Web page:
The longest current winning streak in the National League belongs to the 61-59 Arizona Diamondbacks.
With center fielder Chris Young going 4-for-5, right fielder Justin Upton finishing 2-for-6 and second baseman Aaron Hill driving home three, the Snakes cruised to their third straight victory on Saturday night at Minute Maid Park, stomping the Astros 12-4.
Young has four extra-base hits and five RBI over his past four games and has lifted his OPS a whole 40 points (from .728 to .768) in just four days. Hill, meanwhile, boasts 15 total homers and 52 total RBI.
The Diamondbacks are 19-16 since the All-Star break — keeping afloat in the National League West.
Your Saturday box scores and recaps:
Rangers 2, Blue Jays 1
Cubs 3, Reds 5 (Game 1)
Red Sox 4, Yankees 1
Pirates 4, Cardinals 5
Orioles 3, Tigers 2
Diamondbacks 12, Astros 4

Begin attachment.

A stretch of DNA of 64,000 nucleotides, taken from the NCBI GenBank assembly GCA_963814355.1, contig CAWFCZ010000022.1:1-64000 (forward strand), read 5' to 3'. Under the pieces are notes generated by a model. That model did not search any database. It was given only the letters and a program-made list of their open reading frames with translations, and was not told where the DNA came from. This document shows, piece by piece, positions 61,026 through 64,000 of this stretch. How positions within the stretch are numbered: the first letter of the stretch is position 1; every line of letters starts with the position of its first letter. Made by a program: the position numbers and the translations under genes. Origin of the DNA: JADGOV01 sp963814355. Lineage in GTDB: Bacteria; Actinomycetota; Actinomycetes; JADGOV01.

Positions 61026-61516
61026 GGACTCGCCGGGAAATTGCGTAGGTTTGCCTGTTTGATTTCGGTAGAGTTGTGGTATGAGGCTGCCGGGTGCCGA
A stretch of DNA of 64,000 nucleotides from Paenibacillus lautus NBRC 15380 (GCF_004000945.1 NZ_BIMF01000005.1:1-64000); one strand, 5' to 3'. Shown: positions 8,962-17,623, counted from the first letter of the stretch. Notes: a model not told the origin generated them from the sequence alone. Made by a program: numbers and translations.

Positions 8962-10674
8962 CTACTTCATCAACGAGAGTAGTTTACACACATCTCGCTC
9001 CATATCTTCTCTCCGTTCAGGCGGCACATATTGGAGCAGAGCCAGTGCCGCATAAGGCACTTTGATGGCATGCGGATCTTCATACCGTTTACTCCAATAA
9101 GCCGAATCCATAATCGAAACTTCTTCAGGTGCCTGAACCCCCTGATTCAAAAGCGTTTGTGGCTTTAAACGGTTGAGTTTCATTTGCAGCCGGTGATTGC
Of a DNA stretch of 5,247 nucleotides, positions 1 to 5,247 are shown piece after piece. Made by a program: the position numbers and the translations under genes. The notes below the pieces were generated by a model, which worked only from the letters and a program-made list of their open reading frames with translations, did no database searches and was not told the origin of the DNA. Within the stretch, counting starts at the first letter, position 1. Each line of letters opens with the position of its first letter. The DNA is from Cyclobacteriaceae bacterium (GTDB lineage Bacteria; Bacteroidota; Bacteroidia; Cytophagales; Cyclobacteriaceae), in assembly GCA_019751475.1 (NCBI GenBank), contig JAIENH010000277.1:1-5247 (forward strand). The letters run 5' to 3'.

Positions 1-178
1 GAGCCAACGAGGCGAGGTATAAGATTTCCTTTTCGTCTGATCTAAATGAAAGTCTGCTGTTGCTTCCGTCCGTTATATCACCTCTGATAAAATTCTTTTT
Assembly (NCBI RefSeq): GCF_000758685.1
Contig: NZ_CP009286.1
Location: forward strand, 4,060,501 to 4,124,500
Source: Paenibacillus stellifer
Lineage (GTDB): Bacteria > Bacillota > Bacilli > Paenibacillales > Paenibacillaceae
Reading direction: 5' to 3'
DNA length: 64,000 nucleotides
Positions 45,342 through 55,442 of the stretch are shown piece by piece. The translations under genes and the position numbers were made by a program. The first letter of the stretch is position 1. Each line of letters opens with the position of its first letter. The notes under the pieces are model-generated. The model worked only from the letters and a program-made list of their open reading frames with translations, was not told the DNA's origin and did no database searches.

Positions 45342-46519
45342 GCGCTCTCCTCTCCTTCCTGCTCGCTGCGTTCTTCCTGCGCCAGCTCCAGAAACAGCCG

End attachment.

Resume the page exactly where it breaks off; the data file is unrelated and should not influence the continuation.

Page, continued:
White Sox 4, Royals 9
Mets 2, Nationals 0
Rays 10, Angels 8
Phillies 4, Brewers 3
Dodgers 6, Braves 2
Cubs 9, Reds 7 (Game 2)
Indians 5, Athletics 8
Marlins 6, Rockies 5
Twins 2, Mariners 3
Giants 8, Padres 7
Kristie Ackert of the New York Daily News reports that the Mets have discussed a trade involving starter Matt Harvey with at least two teams. Apparently, the Mets were even willing to move Harvey for a reliever.
The Mets tendered Harvey a contract on December 1. He’s entering his third and final year of arbitration eligibility and will likely see a slight bump from last season’s salary of $5.125 million. As a result, there was some thought going into late November that the Mets would non-tender Harvey.
Harvey, 28, made 18 starts and one relief appearance last year and had horrendous results. He put up a 6.70 ERA with a 67/47 K/BB ratio in 92 2/3 innings. Between his performance, his impending free agency, and his injury history, the Mets aren’t likely to get much back in return for Harvey. Even expecting a reliever in return may be too lofty.
Along with bullpen help, the Mets also need help at second base, first base, and the outfield. They don’t have many resources with which to address those needs. Ackert described the Mets’ resources as “a very limited stash of prospects” and “limited payroll space.”